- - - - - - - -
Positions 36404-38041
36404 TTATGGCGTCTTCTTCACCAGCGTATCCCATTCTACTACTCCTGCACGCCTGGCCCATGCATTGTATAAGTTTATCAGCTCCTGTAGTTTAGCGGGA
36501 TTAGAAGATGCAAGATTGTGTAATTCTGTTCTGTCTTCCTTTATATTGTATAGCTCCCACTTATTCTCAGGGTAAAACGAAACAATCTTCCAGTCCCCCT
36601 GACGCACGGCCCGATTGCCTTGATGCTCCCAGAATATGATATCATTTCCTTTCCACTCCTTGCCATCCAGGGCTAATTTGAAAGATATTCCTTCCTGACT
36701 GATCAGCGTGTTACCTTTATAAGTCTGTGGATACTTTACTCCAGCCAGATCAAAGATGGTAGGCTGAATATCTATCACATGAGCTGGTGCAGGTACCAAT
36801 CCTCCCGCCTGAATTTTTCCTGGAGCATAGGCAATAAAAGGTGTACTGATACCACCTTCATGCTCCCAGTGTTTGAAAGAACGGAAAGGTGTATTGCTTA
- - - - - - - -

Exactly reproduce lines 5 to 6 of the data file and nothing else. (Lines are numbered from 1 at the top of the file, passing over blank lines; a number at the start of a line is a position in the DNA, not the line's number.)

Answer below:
36701 GATCAGCGTGTTACCTTTATAAGTCTGTGGATACTTTACTCCAGCCAGATCAAAGATGGTAGGCTGAATATCTATCACATGAGCTGGTGCAGGTACCAAT
36801 CCTCCCGCCTGAATTTTTCCTGGAGCATAGGCAATAAAAGGTGTACTGATACCACCTTCATGCTCCCAGTGTTTGAAAGAACGGAAAGGTGTATTGCTTA